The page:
As it stands, I feel the pacing only filters out some of the more important points to be taken from the book, and that is how Jobs actually matured. Without knowing what interested Jobs as a child, what activities he enjoyed taking part in and what is social life was like (a theme largely absent in itself), I simply couldn't process his actions in later life. As such, the book has left me asking many more questions than that which I started off with.
The second question is, do I respect Steve Jobs any more than before? No. In fact, I actually dislike the man very much now. This obviously comes down to my own personal taste (and I'm sure will be scorned at by Jobs Tribes), but I have found the so called 'genius' to not be a founder of great ideas, but rather, the bully who squeezed them out from others whilst, in the process, complicating the relationships and lives of those around him and taking credit for their work. Indeed, the early days of the personal computer were a "dog-eat-dog" world, but it is clear that Steve Wozniak - who was able to fulfil Jobs's vision - left the big picture with barely any credit that he so deserved.
This is a trait I found cringeworthy - that Jobs so blatantly enjoyed belittling anyone who stood between an idea and its inception. From the present accounts, he could turn quicker than old milk on his colleagues and generally governed his relationships through a 'reality distortion field' which Isaacson was fascinated by. It was with this field that he manipulated people for the good and the bad. At times, he behaved like a spoilt brat who simply had to get his own way and could only be undermined by those willing to stand up to him (which on a positive note, he encountered more in later life). What's more, Isaacson recalls of how Jobs would cry when he was losing an argument or struggled to control others. That, in itself, is quite pathetic for a grown man.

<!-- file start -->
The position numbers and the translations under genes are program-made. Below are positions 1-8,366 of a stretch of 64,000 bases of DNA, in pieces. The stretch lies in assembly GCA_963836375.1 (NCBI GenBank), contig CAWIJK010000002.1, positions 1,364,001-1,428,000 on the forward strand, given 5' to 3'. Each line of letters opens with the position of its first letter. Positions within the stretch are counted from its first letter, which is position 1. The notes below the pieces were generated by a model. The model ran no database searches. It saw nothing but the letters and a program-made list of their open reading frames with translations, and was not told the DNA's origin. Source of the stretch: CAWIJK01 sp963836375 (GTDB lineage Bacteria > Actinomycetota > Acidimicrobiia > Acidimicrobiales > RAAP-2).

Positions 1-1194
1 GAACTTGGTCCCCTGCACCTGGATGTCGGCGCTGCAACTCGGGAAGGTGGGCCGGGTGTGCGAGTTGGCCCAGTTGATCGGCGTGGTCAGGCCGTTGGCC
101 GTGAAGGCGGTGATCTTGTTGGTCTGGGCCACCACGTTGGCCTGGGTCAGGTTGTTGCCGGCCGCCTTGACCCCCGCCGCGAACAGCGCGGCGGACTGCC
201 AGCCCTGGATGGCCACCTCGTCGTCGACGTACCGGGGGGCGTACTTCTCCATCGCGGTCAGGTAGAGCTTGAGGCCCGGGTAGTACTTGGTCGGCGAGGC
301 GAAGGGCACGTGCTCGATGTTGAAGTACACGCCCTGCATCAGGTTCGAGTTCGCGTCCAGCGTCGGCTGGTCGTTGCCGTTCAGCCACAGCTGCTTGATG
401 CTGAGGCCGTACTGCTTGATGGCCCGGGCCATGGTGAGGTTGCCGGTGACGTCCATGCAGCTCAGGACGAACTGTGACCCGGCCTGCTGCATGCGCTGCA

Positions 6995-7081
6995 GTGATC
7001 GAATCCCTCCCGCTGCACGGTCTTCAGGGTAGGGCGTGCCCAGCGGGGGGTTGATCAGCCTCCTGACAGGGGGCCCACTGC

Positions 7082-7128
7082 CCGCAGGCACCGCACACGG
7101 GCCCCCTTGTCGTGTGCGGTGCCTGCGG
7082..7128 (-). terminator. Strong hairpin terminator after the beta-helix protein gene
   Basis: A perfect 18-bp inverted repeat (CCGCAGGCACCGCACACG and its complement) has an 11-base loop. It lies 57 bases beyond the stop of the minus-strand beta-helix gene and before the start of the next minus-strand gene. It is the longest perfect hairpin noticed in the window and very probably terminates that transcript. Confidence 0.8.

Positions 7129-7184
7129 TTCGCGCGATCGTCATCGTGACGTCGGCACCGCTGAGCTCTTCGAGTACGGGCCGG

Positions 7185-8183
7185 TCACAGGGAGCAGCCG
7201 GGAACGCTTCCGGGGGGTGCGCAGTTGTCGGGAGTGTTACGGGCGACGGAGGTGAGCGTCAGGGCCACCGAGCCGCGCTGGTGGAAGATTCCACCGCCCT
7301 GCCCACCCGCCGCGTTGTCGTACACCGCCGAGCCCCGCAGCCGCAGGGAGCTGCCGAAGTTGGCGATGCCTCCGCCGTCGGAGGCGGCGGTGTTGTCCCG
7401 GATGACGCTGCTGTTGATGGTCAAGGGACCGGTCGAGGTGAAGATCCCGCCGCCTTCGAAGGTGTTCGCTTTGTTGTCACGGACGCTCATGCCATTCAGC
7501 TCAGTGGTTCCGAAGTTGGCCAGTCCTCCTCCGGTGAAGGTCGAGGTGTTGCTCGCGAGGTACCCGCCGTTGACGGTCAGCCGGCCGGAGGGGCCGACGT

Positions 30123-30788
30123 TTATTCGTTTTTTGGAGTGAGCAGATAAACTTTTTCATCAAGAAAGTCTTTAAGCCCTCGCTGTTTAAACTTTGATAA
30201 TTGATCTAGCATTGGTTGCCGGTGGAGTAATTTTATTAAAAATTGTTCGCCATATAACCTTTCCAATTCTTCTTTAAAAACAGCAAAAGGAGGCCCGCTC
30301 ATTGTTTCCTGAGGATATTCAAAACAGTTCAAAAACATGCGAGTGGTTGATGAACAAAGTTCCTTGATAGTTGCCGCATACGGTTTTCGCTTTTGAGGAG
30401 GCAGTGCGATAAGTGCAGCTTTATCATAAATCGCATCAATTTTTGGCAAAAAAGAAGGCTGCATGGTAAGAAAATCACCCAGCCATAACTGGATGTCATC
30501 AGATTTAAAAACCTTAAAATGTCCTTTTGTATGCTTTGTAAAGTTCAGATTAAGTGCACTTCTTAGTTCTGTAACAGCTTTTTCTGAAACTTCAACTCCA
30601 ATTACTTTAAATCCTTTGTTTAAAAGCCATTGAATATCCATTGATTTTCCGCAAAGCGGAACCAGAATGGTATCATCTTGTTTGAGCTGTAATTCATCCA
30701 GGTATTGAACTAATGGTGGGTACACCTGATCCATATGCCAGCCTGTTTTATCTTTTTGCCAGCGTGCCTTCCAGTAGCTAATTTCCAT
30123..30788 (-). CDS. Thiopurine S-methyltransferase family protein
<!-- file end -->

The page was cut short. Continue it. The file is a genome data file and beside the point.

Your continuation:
Although these actions were likely just a part of his make-up, it did not help that Jobs considered himself 'special' because of the three defining events in his life; being told he was adopted, taking LSD and being made to feel like a messiah whilst learning Zen in India. Jobs's suggestion that few will understand him unless they've tried LSD is profound, to say the least. He was obviously so out of touch with descent social skills that, for a large part of his life, he confused and misled those around him because his charisma made up for a lack of technical knowledge.
The upside to this? He enabled staff to get the best out of themselves and to produce the best work possible - often, when they believed it impossible to do so. I admire his drive for perfectionism, and hundreds of time through the book this is well-documented. It proves that he was willing to settle for nothing less than 'insanely great' aesthetics because he recognised that perfecting little details made a whole form much simpler, more pleasing to users. Many critics are often polarised by Apple's 'walled garden' control of their products and eco-system, but this itself has its up and downsides. Focusing on the ups, it enabled Jobs and Apple to create some of the most unique user experiences of the past century.
I'm absolutely glad I got through this book and have a deeper understanding of how Apple operates (which was a surprising side-effect), but most importantly, I am no longer under the illusion that what you see on stage is the real thing. Jobs's Keynote presentations pretty much sum up what the guy was all about... as Isaacson himself says, "Steve could be charming, secretive and cold, but which of these you see depends on what side of his linear world you stand in".
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Steve Jobs: The Exclusive Biography by Walter Isaacson